This is a follow-up from the previous post on deploying an ONNX model using Azure Functions. Suppose you’ve got the API working great and youwant to include this amazing functionality on a brand new website. What follows is the harrowing path through failure we all must take to eventually reach the glorious end: an AI that understands tacos an burritos like I do.

Mixed Content Issues

As soon as you deploy your site and bask in its new found glory you might run into something like this when you make the API call from JavaScript:

Mixed-Content Error

Calling an unsecured endpoint (the Azure Function using http instead of https) from a secured site is a no-no.

Luckily Azure Functions can also be called via https! If you want to have that as the default setting, its very easy to do:

HTTPS Only

Basically you go to the TLS/SSL settings and turn HTTPS Only to On to make sure all calls to the API are secured.

Fixing CORS Issues

As soon as you fix this issue by adding the setting above and updating your code to point to an https API endpoint you will definitely run into this issue:

CORS Error

Our Tacos AI API is being protective over who can call it (as it should be). This is a security protection built into the web called CORS or Cross-origin Resource Sharing. In order to allow other sites (or origins) to use this resource (or share the API with others) we need to explicitly tell our API that this functionality is indeed permitted. Here’s how you set this up in Azure Functions:

Azure Functions CORS settings

In the CORS settings we add the site that wishes to call the API and explicitly give it permission to share in the glory of our taco resource. As soon as we set this everything works!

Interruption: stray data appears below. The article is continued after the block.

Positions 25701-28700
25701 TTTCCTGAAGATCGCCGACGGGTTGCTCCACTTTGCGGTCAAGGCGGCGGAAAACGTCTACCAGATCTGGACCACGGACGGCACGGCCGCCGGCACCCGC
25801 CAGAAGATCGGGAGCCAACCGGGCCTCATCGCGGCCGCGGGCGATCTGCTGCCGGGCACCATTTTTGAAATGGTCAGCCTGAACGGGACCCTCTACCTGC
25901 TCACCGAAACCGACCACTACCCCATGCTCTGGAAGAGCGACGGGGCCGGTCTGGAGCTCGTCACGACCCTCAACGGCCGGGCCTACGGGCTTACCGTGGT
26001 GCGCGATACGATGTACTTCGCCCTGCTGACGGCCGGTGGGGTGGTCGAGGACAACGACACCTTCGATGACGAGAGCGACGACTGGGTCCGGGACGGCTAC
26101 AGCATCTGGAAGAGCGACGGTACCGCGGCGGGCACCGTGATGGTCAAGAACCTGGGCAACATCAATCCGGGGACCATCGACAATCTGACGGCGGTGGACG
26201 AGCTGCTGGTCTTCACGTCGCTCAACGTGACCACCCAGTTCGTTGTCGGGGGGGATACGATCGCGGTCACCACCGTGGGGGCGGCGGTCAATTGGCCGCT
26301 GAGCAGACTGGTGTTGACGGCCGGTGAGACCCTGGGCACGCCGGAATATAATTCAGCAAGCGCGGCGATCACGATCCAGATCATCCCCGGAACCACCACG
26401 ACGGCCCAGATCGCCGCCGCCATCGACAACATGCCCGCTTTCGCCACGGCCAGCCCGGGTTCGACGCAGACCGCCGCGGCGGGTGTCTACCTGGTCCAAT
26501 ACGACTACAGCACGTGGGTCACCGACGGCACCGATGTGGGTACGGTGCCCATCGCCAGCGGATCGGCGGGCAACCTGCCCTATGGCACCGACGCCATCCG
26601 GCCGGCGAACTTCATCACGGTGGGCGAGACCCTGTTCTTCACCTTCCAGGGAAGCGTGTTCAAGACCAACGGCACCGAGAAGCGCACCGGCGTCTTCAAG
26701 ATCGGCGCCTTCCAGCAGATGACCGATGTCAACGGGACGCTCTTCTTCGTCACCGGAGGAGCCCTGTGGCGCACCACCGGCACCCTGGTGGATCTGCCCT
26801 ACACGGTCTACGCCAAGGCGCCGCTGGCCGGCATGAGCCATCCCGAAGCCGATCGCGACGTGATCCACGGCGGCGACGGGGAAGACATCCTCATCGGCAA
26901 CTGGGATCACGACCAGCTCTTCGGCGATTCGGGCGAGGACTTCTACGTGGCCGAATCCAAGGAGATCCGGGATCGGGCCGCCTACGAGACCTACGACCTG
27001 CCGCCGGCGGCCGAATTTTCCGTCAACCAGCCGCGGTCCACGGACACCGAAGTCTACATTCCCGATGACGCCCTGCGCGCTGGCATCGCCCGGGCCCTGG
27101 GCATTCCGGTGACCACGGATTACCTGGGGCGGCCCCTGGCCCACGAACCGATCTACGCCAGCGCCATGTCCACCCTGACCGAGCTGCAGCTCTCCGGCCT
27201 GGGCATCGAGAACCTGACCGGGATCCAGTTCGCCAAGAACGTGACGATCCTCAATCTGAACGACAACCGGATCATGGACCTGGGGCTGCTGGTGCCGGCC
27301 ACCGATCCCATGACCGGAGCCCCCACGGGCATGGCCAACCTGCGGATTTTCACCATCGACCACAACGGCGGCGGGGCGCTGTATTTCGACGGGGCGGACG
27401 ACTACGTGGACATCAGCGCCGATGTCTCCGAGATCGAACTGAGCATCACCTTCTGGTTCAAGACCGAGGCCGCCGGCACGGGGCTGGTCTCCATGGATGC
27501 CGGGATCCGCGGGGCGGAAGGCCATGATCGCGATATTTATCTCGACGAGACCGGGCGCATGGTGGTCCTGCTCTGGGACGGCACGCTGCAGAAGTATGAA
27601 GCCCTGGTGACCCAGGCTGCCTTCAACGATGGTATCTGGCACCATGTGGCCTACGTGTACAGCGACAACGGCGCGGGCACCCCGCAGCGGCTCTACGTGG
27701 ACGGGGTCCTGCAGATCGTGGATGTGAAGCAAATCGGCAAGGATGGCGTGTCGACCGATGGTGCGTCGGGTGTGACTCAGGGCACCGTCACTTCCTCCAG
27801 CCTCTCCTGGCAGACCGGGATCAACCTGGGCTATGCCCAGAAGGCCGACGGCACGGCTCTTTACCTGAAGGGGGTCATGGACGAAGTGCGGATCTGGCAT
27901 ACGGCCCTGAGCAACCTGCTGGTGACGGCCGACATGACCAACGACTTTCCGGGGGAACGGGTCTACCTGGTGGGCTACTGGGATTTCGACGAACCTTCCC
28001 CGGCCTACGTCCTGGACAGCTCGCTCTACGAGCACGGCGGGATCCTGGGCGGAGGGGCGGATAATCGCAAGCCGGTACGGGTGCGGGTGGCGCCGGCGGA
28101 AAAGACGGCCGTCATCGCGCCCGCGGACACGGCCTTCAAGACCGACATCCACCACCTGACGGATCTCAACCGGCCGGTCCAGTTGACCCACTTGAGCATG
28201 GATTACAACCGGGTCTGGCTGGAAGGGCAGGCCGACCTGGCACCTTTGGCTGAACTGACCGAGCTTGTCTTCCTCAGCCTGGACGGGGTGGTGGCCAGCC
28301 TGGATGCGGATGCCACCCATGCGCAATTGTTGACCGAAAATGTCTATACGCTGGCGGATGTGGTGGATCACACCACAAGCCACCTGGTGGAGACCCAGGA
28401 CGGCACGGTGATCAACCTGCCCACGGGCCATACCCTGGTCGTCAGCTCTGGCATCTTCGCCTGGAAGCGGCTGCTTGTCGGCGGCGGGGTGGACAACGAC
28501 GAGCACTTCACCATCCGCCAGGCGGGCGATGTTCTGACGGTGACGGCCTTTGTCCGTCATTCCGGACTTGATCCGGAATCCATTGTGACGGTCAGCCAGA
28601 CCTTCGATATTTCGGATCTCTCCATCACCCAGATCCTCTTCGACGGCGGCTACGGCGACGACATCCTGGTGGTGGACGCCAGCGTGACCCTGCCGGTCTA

Succesful Call

What follows is what is actually happens behind the scenes.

Bonus Material

In the bonus section I thought I would explain how this all works. The first thing I hope you noticed was that there was two calls to the API. The second one was the regular POST call that we initiated. The first call though was an OPTIONS call (illustrated below).

OPTIONS http call

I highlighted two important sections:

  1. This is the headers that were sent from our website to our API. Notice we are telling them who we are (Origin is our website and Host is our API) and what we want to do (we want to POST and will ask for some kind of content).
  2. Our API responded that it will indeed allow the POST call from the Origin and return the content we want.

This is basically the dance that happens to make sure everything is on the up-and-up.

The second call is of course the POST call to send our API a picture of a taco or a burrito:

POST http call

Again our website sends both the Origin (our site) and the Host (the API) as well as the json payload. Here we see the response in all of its glory!

POST response

Done! It all seems to work!

Summary

When I first encountered these issues I was super confused. In hindsight it makes sense to restrict sites that can call an API via JavaScript (and with what protocol) - after all, I wouldn’t want folks to abuse my Tacos AI…

Finally, I know I spent zero time explaining how I built the actual static site: I will leave that for another time!

Reference

Now for some helpful references: